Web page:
February 7, 2018

This Issue
Vol. 37, Issue 19
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Fresh data show how few districts document disproportionality, even as the Trump administration looks to roll back a rule requiring more aggressive monitoring.
The #MeToo movement has brought widespread attention to gender-based harassment in all walks of life. Will it do the same for sex education in schools?
The state is under intense scrutiny about how it plans to hold schools accountable for historically disadvantaged groups of students under the new federal law.
Educators in Menomonee, Wis., are going all in on "continuous improvement," a strategy that combines constant feedback, experimentation, and problem-solving.
News in Brief
Report Roundup
News in Brief
Report Roundup
A severe case of child abuse and torture is bringing renewed attention to the mostly hands-off approach states take with home schooling.
News in Brief
A national coalition of researchers, policymakers, and educators has forged a consensus on why schools need to respond to students’ social and emotional needs.
Experts are working with counselors and admissions officers on ways to factor performance assessments into admissions decisions.
A Florida study urges caution in taking advantage of ESSA's new flexibility on state testing.
The lessons many students get on the topic are fragmentary, sentimentalized, or sanitized, argues a 15-state report by a civil rights advocacy group.
After building a huge K-12 footprint with free solutions to address challenges, the company will charge schools to tackle of one of ed tech’s most glaring problems.
Even in schools that are open, Hurricane Maria’s aftermath continues to pose physical and educational challenges for educators in still-recovering communities.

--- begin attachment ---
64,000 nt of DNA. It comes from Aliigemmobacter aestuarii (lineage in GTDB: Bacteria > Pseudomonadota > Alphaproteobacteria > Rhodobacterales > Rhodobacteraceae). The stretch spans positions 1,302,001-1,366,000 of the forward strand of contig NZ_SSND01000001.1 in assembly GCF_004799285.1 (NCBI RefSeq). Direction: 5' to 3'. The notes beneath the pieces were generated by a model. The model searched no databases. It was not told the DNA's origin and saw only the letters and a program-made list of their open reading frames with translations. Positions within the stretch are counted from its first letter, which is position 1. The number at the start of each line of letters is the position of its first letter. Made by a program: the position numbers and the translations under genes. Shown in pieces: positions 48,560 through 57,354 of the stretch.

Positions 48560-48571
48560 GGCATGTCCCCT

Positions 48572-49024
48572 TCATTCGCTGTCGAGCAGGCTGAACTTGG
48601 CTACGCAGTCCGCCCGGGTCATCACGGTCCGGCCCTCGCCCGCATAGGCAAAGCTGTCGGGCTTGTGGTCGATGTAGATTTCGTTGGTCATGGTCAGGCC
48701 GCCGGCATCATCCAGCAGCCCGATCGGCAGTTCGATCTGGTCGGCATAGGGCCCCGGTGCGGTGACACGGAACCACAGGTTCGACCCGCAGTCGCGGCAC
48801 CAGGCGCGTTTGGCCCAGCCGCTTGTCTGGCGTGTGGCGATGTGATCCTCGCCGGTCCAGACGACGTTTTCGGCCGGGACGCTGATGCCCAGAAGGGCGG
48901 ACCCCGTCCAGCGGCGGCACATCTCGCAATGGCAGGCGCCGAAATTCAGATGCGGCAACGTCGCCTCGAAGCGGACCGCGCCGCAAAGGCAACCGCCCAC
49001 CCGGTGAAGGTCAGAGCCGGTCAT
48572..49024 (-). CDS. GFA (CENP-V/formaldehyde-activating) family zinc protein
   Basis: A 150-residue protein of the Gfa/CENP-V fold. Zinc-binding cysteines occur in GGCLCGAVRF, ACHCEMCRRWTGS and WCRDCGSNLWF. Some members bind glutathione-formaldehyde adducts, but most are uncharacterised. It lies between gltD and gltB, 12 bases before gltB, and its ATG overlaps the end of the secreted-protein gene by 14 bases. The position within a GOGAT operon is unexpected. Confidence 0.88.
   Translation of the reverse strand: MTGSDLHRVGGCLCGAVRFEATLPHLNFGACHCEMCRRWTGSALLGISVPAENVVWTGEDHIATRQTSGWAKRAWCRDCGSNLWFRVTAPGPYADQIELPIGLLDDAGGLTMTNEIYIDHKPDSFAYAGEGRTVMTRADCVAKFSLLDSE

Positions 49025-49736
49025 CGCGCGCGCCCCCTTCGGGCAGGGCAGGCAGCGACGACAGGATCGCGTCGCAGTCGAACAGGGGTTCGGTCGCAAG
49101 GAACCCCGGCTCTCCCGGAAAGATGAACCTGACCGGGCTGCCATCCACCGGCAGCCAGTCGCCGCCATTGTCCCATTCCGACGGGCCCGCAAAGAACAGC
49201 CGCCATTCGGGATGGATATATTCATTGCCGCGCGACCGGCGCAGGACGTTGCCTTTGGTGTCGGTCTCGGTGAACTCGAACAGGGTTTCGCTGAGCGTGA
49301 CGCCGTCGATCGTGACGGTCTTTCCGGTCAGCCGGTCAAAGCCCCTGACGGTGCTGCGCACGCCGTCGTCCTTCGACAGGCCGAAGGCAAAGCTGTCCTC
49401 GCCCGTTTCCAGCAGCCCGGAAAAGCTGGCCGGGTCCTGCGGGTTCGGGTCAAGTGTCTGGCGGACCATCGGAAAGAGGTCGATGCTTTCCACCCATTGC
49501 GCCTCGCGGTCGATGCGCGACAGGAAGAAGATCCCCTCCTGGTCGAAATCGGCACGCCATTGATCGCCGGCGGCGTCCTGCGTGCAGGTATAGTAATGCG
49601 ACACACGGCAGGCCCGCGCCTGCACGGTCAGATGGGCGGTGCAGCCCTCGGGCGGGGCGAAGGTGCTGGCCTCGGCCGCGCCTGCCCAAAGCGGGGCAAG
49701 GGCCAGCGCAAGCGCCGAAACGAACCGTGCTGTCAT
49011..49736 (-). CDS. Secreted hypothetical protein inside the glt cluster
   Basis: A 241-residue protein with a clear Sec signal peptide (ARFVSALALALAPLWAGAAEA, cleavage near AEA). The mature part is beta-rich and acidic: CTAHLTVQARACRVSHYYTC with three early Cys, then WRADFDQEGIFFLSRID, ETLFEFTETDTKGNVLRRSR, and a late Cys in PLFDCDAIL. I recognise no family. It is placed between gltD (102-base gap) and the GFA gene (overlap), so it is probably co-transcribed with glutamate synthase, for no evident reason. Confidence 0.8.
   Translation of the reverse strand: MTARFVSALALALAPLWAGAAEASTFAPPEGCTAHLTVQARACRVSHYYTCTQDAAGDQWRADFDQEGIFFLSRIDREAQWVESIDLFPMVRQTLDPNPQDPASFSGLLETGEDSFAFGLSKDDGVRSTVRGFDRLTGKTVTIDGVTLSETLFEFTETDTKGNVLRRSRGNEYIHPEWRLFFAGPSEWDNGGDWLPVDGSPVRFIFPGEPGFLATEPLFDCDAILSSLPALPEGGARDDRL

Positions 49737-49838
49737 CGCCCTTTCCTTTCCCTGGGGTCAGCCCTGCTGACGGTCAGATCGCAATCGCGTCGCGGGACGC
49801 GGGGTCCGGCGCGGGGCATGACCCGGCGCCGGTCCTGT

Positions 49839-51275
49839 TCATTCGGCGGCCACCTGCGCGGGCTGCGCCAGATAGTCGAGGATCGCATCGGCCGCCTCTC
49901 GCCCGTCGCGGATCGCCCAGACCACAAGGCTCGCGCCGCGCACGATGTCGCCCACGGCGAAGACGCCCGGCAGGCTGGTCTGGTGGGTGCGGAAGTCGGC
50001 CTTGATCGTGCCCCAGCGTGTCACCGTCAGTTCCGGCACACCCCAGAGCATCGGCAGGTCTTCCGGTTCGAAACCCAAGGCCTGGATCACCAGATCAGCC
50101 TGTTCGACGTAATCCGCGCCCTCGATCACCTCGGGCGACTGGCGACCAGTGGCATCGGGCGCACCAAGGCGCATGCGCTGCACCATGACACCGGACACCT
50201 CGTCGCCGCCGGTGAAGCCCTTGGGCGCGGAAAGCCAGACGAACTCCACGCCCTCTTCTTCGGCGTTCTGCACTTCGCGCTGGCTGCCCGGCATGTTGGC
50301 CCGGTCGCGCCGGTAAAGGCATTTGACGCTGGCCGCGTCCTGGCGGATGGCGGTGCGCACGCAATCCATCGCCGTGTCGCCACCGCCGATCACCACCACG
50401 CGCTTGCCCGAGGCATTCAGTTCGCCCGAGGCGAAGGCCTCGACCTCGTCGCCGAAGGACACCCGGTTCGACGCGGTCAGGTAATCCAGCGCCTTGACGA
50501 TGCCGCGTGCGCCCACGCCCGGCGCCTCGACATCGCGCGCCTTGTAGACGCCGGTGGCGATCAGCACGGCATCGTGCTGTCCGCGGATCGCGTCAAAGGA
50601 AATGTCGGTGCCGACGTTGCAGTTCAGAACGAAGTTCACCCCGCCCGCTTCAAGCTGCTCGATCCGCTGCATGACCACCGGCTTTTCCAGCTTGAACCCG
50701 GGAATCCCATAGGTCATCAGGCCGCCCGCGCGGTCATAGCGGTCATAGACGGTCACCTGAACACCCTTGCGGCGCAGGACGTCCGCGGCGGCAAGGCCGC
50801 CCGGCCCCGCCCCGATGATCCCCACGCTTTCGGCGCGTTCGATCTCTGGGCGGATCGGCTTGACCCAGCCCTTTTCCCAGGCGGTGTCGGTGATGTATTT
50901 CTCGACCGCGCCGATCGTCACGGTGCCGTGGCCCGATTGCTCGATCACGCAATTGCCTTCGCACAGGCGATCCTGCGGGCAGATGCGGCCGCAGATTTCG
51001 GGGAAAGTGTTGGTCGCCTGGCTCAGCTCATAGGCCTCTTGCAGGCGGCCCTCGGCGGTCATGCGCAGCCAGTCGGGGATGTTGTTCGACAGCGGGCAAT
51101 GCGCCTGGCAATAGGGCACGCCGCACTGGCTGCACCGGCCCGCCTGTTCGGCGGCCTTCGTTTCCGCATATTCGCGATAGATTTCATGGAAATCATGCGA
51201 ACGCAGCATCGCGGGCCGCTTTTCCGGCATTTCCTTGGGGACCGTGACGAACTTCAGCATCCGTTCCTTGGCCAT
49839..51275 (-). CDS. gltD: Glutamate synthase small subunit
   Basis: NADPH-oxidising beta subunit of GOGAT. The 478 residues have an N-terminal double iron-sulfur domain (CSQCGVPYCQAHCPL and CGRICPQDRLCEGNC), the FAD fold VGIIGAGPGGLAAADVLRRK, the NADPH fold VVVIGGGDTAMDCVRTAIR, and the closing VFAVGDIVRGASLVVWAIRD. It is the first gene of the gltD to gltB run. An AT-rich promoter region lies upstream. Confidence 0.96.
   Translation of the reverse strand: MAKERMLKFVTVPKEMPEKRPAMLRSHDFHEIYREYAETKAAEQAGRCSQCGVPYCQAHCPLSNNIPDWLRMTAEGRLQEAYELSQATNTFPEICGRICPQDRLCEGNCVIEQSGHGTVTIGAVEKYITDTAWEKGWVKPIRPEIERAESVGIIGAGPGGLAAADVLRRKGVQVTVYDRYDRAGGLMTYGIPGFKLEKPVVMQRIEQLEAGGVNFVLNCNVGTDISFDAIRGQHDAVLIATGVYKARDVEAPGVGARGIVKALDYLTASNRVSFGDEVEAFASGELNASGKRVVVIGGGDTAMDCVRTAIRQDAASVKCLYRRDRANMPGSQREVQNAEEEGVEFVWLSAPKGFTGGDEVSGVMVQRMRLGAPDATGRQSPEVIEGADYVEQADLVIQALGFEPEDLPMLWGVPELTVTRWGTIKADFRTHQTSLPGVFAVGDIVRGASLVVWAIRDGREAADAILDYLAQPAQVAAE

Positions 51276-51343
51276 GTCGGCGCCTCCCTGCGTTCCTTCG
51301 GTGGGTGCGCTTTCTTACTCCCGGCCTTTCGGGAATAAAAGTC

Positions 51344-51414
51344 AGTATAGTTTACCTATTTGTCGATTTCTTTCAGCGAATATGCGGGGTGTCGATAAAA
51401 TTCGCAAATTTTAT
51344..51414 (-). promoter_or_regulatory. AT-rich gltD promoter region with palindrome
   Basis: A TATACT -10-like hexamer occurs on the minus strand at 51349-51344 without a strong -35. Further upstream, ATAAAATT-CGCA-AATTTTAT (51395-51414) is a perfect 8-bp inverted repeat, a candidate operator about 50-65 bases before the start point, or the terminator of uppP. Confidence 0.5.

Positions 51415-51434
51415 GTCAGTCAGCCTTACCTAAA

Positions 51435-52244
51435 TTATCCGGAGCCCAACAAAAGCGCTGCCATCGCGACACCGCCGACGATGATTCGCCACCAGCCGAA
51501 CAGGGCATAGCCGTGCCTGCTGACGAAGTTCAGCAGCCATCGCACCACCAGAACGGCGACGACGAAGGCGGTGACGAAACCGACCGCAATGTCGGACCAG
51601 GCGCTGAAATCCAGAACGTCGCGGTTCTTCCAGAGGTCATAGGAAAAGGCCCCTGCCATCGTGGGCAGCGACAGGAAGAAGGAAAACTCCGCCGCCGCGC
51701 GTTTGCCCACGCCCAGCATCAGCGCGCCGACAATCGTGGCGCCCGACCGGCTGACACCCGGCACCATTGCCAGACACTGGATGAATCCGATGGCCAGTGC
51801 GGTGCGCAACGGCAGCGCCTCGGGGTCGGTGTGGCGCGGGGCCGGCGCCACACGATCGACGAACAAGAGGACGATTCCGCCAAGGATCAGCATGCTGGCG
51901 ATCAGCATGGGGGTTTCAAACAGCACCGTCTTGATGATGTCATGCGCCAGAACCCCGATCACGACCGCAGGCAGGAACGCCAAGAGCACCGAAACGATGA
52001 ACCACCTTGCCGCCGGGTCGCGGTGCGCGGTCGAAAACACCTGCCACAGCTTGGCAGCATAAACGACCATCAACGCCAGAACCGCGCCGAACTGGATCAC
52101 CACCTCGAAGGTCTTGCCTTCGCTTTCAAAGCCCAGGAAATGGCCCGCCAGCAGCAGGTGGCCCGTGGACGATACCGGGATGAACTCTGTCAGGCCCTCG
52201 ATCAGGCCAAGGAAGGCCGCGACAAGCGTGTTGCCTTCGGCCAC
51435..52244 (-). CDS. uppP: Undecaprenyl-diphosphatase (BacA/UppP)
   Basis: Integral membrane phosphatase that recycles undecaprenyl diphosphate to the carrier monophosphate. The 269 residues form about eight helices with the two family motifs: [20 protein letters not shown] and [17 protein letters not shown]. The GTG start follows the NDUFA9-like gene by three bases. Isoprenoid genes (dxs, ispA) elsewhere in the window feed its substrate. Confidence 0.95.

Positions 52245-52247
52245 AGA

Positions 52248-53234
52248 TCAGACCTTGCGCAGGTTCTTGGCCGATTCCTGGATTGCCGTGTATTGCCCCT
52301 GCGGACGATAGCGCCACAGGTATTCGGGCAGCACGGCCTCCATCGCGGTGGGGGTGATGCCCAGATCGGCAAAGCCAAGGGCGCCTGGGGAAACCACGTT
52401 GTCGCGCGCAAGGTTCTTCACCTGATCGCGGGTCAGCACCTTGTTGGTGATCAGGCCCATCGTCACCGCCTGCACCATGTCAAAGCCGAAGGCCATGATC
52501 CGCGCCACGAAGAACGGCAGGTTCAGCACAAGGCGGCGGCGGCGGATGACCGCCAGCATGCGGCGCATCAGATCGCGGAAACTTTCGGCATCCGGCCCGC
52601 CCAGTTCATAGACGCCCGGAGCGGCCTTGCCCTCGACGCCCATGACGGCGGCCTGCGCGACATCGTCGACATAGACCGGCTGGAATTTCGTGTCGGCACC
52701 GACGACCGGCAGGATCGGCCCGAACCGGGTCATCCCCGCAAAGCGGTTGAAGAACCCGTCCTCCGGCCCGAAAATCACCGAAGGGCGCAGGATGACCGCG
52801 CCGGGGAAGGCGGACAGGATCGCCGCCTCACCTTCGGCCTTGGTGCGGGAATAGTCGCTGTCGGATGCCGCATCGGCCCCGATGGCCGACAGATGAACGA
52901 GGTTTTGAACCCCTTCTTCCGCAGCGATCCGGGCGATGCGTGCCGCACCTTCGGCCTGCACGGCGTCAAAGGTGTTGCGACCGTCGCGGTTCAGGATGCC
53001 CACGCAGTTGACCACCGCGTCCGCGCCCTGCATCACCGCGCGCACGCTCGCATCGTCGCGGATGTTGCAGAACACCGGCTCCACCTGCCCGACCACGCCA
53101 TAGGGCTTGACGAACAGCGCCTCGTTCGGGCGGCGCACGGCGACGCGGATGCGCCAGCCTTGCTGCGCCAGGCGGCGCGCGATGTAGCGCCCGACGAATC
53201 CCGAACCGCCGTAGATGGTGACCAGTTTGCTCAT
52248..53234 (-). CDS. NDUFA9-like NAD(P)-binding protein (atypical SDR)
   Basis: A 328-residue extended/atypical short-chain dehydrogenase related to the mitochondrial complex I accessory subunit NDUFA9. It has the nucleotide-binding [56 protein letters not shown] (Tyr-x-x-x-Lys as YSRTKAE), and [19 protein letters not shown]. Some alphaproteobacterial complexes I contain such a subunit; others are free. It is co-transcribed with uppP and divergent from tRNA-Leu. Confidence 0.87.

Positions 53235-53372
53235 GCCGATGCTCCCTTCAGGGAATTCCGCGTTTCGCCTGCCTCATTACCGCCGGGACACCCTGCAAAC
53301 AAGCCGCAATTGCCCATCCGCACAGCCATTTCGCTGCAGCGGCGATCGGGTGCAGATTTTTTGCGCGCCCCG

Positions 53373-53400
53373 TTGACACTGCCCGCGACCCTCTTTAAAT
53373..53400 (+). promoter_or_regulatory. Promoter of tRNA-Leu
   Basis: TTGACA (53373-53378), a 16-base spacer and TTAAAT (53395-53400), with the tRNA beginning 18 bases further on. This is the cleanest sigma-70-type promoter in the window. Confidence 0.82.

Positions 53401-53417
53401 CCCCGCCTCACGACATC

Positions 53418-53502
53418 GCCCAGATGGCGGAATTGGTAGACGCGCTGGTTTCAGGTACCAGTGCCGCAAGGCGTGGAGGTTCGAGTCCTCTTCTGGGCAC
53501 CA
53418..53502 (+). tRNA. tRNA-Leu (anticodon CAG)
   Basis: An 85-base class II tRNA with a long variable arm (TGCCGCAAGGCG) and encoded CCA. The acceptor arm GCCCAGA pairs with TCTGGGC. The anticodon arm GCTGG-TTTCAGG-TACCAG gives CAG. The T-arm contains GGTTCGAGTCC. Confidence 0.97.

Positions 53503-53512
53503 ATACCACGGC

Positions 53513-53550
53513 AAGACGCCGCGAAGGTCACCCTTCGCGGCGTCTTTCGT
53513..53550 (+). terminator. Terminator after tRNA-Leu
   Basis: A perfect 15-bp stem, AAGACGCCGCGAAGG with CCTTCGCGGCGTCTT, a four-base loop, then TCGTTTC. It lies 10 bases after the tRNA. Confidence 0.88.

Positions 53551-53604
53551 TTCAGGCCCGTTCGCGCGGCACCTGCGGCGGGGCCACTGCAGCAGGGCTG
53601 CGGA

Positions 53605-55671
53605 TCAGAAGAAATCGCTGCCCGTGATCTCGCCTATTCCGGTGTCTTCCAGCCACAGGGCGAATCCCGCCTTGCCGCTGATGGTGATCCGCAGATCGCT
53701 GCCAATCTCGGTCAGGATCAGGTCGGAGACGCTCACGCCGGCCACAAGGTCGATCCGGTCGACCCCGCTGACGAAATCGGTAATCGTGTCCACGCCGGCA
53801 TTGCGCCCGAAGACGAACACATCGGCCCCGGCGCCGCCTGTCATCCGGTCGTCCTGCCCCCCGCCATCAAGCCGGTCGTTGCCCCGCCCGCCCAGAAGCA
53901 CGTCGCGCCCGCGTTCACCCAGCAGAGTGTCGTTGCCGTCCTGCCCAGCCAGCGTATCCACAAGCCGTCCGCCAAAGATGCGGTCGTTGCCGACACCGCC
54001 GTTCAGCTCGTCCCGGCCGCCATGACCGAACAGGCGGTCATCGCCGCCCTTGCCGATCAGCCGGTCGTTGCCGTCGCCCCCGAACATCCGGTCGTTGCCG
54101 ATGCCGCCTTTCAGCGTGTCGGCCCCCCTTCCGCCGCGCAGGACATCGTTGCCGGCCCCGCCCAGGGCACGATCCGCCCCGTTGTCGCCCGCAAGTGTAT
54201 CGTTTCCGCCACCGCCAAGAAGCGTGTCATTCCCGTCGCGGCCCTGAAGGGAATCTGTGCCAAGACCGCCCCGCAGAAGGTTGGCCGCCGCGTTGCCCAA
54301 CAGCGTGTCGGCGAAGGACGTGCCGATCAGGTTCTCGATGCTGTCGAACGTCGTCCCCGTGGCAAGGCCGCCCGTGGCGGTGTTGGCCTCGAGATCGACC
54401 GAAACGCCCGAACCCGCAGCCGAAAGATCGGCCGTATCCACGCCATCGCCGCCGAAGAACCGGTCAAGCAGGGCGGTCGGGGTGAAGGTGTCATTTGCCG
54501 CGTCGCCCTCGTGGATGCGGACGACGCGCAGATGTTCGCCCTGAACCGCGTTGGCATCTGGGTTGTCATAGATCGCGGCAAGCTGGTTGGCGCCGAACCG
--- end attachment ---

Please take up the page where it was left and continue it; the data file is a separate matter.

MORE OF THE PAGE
What is continuous improvement and why are schools and districts jumping on that bandwagon?
The new U.S. secretary of education faced a steep learning curve when she took office last year. See how her tenure is shaping up in key issue areas.
The federal spending plan to be unveiled later this month is likely to combine three significant research programs.
A Senate confirmation hearing for Pres. Trump's nominee to oversee K-12 policy turns into a debate over how well Betsy DeVos is overseeing ESSA implementation.
A nod to vocation education and a pitch to offer "Dreamers" a path to citizenship got mentions in President Donald Trump’s speech to Congress.
Here are five questions school and district leaders should be asking to move beyond tracking, write Robin Avelar La Salle and Ruth S. Johnson.
Tech-company-funded research hides the dangers of too much screentime in schools, warns high school teacher Matt Miles.
Storytelling doesn't just belong in the English classroom. Nonfiction can energize other subjects, too, writes Joy Hakim.
Letters
The federal government’s record of failing Native American students is long and unacceptable, writes former Montana state superintendent Denise Juneau.
FOUNDATION SUPPORT: Coverage of specific topics in Education Week is supported in part by grants from the Bill & Melinda Gates Foundation, the CME Group Foundation, the Carnegie Corporation of New York, the Jack Kent Cooke Foundation, the Joyce Foundation, the NoVo Foundation, the Noyce Foundation, the Wallace Foundation, and the Walton Family Foundation. The newspaper retains sole editorial control over the content of the articles that are underwritten by the foundations. Additional grants in support of Editorial Projects in Education’s data journalism and video capacity come from the Leona M. and Harry B. Helmsley Charitable Trust and the Schott Foundation for Public Education. (Updated 10/20/2017)

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